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I collect and study xenoliths, rocks that come up from lower crust and upper mantle depths through volcanic eruptions.

My research aims to understand the rheological properties of the lower crust and upper mantle, particularly in actively deforming regions such as the Mojave in Southern California. I'm also actively working on understanding the factors that influence the development of olivine crystallographic aka lattice preferred orientation (CPO, LPO) more generally.

Bernard, R.E., Behr, W.M., Becker, T.W., and D.J. Young (in press) Relationships between olivine CPO and deformation parameters in naturally deformed rocks and implications for mantle seismic anisotropy. Accepted 4/2019 by Geochemistry, Geophysics, Geosystems. Preprint posted to ESSOAr here: https://doi.org/10.1002/essoar.10500834.1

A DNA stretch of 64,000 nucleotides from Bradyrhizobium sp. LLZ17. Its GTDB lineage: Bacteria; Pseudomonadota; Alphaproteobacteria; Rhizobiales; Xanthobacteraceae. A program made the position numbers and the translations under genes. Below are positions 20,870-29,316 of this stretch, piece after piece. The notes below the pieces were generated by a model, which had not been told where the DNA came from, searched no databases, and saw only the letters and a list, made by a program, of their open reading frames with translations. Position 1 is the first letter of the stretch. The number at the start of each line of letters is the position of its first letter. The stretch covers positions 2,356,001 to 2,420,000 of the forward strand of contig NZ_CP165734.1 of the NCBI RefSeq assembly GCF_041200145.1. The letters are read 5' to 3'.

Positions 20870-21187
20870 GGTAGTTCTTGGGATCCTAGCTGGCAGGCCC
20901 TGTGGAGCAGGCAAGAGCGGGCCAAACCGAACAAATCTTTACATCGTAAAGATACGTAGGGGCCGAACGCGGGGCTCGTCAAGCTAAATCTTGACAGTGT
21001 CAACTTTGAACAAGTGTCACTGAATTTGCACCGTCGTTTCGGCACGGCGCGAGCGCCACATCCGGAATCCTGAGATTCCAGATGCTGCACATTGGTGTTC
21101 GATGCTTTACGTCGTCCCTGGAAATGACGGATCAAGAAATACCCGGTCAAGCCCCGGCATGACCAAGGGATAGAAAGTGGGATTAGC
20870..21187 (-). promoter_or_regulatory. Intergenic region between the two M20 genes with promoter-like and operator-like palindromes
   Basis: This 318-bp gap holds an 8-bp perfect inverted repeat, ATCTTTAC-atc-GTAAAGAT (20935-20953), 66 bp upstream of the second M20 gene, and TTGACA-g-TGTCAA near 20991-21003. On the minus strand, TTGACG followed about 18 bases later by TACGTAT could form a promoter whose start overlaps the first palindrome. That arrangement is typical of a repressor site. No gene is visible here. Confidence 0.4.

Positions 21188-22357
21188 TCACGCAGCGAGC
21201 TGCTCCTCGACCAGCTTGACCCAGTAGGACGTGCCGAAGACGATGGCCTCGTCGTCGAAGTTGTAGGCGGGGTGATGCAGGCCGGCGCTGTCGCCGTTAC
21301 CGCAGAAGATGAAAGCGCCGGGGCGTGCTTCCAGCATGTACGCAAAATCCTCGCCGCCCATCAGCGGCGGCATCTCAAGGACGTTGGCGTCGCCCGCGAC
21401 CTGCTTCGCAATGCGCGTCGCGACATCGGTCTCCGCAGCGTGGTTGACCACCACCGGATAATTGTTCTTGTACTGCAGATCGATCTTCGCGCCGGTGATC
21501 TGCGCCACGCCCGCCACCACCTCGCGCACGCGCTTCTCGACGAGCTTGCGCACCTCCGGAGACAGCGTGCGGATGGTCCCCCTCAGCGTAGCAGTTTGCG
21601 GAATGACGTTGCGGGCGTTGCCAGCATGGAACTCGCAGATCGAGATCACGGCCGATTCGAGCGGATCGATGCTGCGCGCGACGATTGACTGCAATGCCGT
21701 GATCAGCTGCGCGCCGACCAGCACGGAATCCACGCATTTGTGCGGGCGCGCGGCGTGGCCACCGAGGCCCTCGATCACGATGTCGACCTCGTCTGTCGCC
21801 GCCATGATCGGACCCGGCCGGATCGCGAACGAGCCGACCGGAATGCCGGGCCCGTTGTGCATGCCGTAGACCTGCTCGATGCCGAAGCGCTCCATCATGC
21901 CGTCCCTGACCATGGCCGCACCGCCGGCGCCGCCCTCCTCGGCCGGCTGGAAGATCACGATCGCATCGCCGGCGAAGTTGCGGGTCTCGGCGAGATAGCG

Bernard, R.E. and W.M Behr (2017) Fabric heterogeneity in the Mojave lower crust and lithospheric mantle in Southern California. JGR Solid Earth. DOI: 10.1002/2017JB014280

One tool I use to investigate the rheological properties of these rocks — and measure LPO — is electron backscatter diffraction (EBSD). This tool allows for the identification of mineral phases based on their crystallographic structure, while also quantifying the orientations of those minerals. Below: (top) phase map of an awesome, highly deformed peridotite xenolith from Lunar Crater Volcanic Field in central Nevada; (bottom) the same mapped area, but with olivine colored based on orientation. This type of map allows us to investigate grain elongation, dynamic recrystallization, and crystallographic preferred orientation preserved in this spectacularly deformed rock.